Wednesday, August 10, 2011

Picks for the debt-deficit Supercommittee announced--Deadlock likely

Republican and Democratic leaders have announced nine of the twelve members of the debt/deficit Super Committee listed below.   Given what we know about the Republican picks, it is almost certain that the committee will not be able to reach any agreement unless at least one of the Democratic members gives in and lets the Republicans have everything they want, particularly no tax increases.  As Ezra Klein notes (see the excerpt below), only one of the Republican picks (Rob Portman) could be considered as open to negotiating with the Democrats and he has ruled out tax increases or tax reform as part of a debt reduction deal.  

Bottom Line:  It looks like the supercommittee either will reach no agreement or the agreement will be a Republican plan approved on a 7 to 5 vote with one Democrat giving in to Republican plans just to get something done.  If any deal is reached, expect it to be reached late on the night of November 23rd, the supercommittee deadline.  That’s the day before Thanksgiving.  Not likely we will have any reason to say “Thanks.”

Announced members of the supercommittee

Republican Congressmen:

Rep. Jeb Hensarling, R-Texas, to serve as co-chair of the committee, House Republican Conference Chairman
Rep. Dave Camp (Mich.), House Ways and Means Committee Chairman
Rep. Fred Upton (Mich), House Energy and Commerce Committee Chairman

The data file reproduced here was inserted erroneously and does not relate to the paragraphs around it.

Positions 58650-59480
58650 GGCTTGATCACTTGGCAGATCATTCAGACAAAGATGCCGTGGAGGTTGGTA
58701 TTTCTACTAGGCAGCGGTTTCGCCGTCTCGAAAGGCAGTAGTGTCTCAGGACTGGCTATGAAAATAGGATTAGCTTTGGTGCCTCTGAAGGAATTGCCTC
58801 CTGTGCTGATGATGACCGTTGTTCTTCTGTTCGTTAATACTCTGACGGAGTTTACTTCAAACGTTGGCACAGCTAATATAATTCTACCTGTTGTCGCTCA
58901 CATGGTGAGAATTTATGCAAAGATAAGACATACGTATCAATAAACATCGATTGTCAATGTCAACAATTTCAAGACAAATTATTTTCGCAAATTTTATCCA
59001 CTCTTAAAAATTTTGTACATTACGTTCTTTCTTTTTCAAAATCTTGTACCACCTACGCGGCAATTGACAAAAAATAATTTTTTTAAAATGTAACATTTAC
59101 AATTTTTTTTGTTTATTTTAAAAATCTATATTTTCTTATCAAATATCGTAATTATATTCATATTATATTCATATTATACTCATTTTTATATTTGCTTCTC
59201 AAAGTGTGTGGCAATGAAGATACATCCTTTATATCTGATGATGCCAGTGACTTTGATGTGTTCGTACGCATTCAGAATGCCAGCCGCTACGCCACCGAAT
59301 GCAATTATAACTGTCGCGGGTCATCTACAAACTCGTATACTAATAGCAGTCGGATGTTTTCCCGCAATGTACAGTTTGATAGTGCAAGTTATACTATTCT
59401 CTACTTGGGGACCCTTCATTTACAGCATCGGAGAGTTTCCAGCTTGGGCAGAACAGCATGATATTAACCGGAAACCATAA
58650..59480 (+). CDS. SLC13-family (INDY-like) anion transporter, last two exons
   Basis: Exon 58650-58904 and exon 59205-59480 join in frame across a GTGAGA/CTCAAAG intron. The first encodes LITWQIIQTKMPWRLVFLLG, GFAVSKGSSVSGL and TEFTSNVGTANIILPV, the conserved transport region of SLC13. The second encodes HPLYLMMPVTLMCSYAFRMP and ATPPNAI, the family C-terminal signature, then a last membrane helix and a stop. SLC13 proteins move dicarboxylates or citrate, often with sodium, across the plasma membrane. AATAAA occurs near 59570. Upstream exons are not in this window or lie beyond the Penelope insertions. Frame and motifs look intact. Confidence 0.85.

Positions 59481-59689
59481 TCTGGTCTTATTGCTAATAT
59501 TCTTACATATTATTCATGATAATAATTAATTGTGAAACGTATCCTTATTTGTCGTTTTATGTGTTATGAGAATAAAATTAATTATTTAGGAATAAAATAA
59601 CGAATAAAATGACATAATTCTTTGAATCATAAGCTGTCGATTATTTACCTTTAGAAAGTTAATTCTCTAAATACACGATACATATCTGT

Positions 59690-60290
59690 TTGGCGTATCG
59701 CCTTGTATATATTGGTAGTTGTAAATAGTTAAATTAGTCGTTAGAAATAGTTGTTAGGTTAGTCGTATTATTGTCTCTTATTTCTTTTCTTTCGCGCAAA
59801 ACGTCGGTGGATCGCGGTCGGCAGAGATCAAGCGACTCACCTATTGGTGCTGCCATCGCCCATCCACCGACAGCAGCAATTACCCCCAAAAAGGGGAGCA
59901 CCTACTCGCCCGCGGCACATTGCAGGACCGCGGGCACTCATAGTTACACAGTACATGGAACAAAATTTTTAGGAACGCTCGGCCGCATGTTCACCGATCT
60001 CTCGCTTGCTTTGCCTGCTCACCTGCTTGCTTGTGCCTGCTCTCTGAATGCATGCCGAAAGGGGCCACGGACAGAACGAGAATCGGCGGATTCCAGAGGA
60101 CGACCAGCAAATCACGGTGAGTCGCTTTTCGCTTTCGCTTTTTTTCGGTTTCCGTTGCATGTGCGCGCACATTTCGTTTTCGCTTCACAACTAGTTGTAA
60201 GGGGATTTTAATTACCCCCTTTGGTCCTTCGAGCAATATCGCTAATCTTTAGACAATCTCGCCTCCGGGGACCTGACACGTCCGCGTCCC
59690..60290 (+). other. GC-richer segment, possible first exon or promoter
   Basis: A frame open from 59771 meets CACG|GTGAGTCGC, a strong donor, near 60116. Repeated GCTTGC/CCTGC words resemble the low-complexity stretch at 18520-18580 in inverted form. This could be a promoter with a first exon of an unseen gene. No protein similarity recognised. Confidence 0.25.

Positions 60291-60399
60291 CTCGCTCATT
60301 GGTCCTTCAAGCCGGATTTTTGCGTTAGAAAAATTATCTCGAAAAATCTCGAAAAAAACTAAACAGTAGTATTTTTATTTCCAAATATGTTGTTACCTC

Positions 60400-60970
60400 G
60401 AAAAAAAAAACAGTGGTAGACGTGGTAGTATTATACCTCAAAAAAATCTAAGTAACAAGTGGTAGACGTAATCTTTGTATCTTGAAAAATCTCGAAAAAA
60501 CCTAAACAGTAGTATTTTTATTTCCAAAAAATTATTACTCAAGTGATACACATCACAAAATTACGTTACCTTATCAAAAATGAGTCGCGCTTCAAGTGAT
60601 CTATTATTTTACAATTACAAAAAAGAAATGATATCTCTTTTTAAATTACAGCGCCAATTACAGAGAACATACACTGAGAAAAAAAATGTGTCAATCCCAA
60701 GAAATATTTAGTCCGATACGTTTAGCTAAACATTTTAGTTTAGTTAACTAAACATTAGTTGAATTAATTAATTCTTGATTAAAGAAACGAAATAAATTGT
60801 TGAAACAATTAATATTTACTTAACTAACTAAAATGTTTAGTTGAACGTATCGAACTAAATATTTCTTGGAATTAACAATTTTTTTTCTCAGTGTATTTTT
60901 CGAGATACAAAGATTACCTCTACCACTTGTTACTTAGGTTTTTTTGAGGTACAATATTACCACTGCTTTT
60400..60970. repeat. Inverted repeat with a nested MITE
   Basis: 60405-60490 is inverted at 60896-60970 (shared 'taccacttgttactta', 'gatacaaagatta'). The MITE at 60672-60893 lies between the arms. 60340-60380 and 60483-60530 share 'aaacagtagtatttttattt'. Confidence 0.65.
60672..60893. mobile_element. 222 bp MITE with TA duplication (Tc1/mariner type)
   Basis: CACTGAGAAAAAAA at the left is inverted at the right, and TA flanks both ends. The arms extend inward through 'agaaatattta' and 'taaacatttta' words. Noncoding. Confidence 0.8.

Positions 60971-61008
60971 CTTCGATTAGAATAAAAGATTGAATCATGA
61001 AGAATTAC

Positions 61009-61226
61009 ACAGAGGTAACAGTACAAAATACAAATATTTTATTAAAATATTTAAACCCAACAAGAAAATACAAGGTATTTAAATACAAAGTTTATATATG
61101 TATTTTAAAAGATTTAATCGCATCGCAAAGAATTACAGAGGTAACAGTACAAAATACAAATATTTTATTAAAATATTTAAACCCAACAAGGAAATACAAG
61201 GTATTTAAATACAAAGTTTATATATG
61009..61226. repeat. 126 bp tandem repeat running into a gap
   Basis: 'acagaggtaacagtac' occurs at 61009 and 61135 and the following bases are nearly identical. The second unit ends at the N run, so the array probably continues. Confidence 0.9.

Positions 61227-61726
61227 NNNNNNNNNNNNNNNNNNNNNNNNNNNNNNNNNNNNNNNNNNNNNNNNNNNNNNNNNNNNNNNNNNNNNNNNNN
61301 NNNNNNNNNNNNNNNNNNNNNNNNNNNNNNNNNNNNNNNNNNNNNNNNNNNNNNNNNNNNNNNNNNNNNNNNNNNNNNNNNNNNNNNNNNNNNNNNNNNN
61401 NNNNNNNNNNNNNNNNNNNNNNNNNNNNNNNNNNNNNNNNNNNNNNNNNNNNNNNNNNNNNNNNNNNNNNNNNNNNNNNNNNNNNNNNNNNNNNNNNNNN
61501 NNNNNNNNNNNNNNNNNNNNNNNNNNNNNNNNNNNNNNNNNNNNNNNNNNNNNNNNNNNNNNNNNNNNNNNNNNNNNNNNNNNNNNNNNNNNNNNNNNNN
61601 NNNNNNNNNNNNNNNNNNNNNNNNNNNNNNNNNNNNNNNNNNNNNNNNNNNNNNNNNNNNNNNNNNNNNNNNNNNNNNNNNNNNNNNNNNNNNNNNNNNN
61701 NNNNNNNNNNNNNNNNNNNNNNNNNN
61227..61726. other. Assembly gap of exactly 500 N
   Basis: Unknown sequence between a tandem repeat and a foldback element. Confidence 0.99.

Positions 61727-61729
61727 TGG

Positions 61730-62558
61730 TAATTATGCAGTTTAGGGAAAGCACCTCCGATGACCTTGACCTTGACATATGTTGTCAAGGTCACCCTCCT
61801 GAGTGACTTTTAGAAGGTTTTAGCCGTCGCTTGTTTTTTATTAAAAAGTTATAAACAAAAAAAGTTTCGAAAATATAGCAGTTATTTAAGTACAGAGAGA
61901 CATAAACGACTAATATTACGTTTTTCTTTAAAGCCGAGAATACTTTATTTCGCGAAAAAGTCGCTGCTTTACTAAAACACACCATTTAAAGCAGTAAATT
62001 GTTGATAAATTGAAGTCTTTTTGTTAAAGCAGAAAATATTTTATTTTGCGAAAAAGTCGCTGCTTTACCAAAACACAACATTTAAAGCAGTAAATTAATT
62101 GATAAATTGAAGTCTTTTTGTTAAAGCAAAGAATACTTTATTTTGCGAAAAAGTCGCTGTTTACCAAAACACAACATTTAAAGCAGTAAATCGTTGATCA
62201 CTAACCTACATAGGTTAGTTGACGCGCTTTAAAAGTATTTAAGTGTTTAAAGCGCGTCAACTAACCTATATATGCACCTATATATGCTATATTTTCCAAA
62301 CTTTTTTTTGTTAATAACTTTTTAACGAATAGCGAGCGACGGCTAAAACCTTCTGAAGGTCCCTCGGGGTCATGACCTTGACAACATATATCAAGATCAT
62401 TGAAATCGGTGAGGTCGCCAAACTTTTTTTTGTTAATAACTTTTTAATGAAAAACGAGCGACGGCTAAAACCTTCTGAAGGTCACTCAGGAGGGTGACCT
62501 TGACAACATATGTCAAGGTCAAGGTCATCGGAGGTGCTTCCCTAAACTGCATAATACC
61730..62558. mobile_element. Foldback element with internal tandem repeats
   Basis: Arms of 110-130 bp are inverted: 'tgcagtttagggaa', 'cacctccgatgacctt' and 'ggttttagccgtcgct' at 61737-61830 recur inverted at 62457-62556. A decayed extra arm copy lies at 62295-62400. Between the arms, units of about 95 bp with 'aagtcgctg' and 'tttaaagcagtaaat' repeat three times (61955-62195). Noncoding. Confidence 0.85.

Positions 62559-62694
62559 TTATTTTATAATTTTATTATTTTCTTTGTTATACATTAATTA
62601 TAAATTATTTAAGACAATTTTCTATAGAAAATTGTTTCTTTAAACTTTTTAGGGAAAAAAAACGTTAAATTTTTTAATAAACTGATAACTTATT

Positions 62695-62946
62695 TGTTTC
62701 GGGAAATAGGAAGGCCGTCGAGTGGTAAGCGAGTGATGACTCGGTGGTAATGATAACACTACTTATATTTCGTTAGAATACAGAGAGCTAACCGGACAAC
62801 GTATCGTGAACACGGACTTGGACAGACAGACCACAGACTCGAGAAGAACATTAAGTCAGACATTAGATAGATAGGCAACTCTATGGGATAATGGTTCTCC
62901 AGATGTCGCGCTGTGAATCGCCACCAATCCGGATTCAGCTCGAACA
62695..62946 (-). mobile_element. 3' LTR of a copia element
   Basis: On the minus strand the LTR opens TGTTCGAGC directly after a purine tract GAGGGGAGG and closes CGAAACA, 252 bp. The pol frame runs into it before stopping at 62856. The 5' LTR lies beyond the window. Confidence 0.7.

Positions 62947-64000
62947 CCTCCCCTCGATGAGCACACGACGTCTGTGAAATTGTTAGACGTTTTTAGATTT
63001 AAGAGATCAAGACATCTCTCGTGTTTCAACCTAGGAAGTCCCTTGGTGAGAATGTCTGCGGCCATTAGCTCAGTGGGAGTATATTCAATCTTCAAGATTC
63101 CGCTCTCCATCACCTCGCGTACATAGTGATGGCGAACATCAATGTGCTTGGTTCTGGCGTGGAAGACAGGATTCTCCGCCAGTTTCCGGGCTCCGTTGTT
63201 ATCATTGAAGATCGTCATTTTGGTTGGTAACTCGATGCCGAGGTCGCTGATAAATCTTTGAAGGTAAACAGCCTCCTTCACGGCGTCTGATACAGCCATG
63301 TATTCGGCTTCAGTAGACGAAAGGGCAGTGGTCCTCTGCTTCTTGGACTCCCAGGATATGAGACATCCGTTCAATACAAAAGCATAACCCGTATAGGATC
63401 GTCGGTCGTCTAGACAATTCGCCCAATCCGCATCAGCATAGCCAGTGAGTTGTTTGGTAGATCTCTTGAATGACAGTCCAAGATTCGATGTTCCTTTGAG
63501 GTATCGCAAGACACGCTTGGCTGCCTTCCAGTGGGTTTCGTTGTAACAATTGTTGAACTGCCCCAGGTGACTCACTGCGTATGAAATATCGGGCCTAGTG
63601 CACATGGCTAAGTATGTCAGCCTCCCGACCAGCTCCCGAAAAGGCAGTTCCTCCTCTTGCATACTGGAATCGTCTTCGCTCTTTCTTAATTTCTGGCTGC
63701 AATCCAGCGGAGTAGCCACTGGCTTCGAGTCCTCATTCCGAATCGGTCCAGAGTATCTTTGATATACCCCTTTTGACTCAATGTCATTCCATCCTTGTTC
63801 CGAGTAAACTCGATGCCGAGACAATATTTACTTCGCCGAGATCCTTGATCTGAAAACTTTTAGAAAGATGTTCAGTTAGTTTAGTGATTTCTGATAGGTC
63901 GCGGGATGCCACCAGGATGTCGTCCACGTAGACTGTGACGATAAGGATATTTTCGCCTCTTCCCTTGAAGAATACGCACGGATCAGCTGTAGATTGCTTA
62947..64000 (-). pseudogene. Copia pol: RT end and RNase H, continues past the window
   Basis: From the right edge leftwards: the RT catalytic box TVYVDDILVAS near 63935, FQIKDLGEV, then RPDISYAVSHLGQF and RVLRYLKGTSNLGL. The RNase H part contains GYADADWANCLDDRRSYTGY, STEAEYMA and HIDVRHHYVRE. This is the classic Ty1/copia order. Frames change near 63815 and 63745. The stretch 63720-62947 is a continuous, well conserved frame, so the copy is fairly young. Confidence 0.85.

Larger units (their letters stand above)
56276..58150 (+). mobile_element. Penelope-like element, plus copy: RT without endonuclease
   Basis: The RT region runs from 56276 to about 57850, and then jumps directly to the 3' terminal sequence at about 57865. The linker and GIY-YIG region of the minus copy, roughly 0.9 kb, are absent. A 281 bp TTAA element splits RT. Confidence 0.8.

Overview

Republican Senators:

Jon Kyl (Ariz.)
Pat Toomey (Pa.)
Rob Portman (Ohio)

Democratic Senators:

Senator Max Baucus (Mont.)
Senator John Kerry (Mass)
Senator Patty Murray (Wash), to serve as co-chair

Ezra Klein says the picks are a recipe for supercommittee deadlock:

House Speaker John Boehner has chosen Reps. Dave Camp, Fred Upton and Jeb Hensarling, and Senate Minority leader Mitch McConnell has chosen Sens. Rob Portman, Jon Kyl and Pat Toomey. Of the six, Portman has expressed the openness to the Senate Gang of Six’s deficit plan, as The Hill points out. In late July, at the height of the debt-ceiling negotiations, he called the group’s work “a step in the right direction.”

But Portman never came out fully in support of the Gang of Six’s plan, and his commitment to the GOP hardline seems to have firmed up. Just yesterday, Portman told the Columbus Dispatch that any tax increases should be off the table. While he also affirmed his support for raising revenue through tax reform — eliminating loopholes and the like — Portman made it clear last month that he doesn’t think that tax reform should be part of a deficit deal. As his spokesman told ABC News last month, Portman “believes we have a spending problem, not a revenue problem, and that tax reform should be used not to increase revenue but to bring about a more efficient and competitive tax code by lowering rates while clearing out underbrush.”

In other words, even the GOP’s most moderate supercommittee member has ruled out tax increases or tax reform as part of a grand bargain. And without any concessions on revenue from Republicans, there’s not much chance that they will sign on to a plan that will also be acceptable to Democrats. As Senate Majority Harry Reid’s picks confirm, Democrats will be advocating a “balanced” approach to deficit reduction that pairs spending cuts with new revenue. Sens. Max Baucus, John Kerry and Patty Murray may willing to consider entitlement reforms, to varying degrees. But it seems clear that they won’t sign on to a cuts-only package with only nominal revenue increases. House Minority Leader Nancy Pelosi has yet to announce her choices for the committee, but they’re likely to tack further to the left than the Senate Dems and push back even harder against a deal without significant revenue increases.

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